Thursday, October 27, 2016

I miss him so much.

That stare.  When I walk into the Memory Care Unit to visit Gary after a long day of work, I see him looking through me.  Today, I said, "Hi Baberoon!"  He said, "Ada Mae."  No emotion, no enthusiasm.  I sat next to him and waited with him for his dinner. 

I held his hand and attempted to get him to look at me.  My mistake.  I was sitting next to him on his left.  I should know that he doesn't really relate to anything on his left.  I put my hand on his chin and asked him to look at me.  He didn't.  I asked him again and pulled on his chin.  He glanced at me and then looked toward the kitchen where the food was being delivered.  He just stares with no obvious indication of what he is thinking.

His soup came and I fed him.  He eats voraciously.  He is in such a large wheelchair that it is difficult to get him to the table.  The distance between his mouth and the table lends to leaving food on his lap.  I apologize to him and wipe his mouth.  He has no awareness that I am a sloppy feeder.

I am numb.  I am so tired that I sit there feeding him and think, "I just want to go home and lay in the bed." The angels/caregivers come by and check on the various residents.  Poor Martha fell out of her bed while I was in Virginia and fractured her arm.  Her hand is swollen to the size of a hulk-like appendage. She ate all of her dinner and assisted Marianna with pointing out her prune juice.  Even the weakest still have some ability to be aware and help others.

It is so sad.  Apparently, while I was gone, several of the residents fell and have varying injuries.  It is so sad. Why do I see it as "sad" and not "beautiful"?  Because it is unfair that these beautiful human souls are afflicted with such horrible cognitive issues.  There is no justice.

As I fed Gary his dinner of Eggplant and spaghetti, I realized that Nancy was not there.  I did notice yesterday that the Hospice Nurse was watching one of the angels  feed her as she continually pushed away the food.  My thoughts were that she is getting weaker.  Is death near?  Perhaps.  So, when she was not in the dining room, I asked about her.  I was told that she is sleeping in her room.  While my suspicions were not confirmed, I am plagued by what I will do when one of these precious souls passes.  What an impact they have made on my life.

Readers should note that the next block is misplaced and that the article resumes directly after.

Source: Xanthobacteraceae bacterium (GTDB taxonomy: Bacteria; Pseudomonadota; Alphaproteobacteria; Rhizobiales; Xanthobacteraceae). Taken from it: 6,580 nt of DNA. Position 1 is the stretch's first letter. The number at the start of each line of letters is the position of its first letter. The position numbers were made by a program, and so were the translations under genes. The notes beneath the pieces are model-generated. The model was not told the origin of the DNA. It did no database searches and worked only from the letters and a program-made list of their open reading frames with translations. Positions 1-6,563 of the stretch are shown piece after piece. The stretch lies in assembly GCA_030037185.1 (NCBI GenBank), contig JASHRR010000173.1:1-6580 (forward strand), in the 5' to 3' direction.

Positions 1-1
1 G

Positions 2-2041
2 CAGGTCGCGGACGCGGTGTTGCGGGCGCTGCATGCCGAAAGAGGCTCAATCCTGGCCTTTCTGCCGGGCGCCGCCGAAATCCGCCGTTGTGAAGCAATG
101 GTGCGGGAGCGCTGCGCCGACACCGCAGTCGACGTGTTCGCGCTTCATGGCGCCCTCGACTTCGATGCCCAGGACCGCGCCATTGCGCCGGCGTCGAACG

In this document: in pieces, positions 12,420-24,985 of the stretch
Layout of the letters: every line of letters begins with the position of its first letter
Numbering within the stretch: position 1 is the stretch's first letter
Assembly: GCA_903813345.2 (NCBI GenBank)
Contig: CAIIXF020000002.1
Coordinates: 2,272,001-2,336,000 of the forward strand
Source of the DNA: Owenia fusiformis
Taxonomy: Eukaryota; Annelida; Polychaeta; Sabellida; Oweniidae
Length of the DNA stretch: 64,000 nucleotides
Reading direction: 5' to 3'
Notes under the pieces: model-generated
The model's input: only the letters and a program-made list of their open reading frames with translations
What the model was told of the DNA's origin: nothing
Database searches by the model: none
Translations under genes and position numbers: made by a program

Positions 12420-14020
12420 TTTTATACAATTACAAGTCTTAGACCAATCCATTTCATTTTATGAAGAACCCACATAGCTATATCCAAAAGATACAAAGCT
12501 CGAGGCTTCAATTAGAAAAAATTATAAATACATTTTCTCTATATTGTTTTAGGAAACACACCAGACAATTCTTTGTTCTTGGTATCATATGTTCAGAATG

What will I do when it is Gary?  Some insight into that came tonight when during dessert, he started trembling.  It looks like a seizure but it is merely a full body tremor.  His eyes were scared.  All I could do was hold his arm and tell him it was okay.  As the tremor subsided, he said, "that was too good." 

I am wondering if the tremors are related to his emotions.  I will never know as he cannot answer questions.

It is devastating.  I miss him so much. 

1 comment:

  1. Ada:

    I don't know if you remember me, but my name is Alfred, and I'm the guy who signed paperwork with you when you purchased your car from the CarMax in South Sacramento. I know it's been a while since that purchase, but that evening when you gave me the link to this blog, I started reading and haven't stopped reading it since.

    It has definitely helped me during my own journey. My grandma also has dementia, to the point now where she is in a facility that can best handle and keep monitor, much better than myself. I go and see her every other week, which gives me some time to get my own life situated, on top of my work schedule.

    I appreciate you sharing your journey, probably more than you realize. It's hard for me to articulate to others how it feels, the pain, the worry, and all of the emotions I feel. It's nice to have someone out there who knows and understands exactly what is going on, even without saying much.

    As I pray for my grandma each day, I will continue to pray for not only Gary, but yourself. I commend you for everything you have done to this point and will continue to do. I know it is not easy and there are days where you are drained more than words can dictate. But I appreciate you and what you're doing, and the help you're putting out to the world.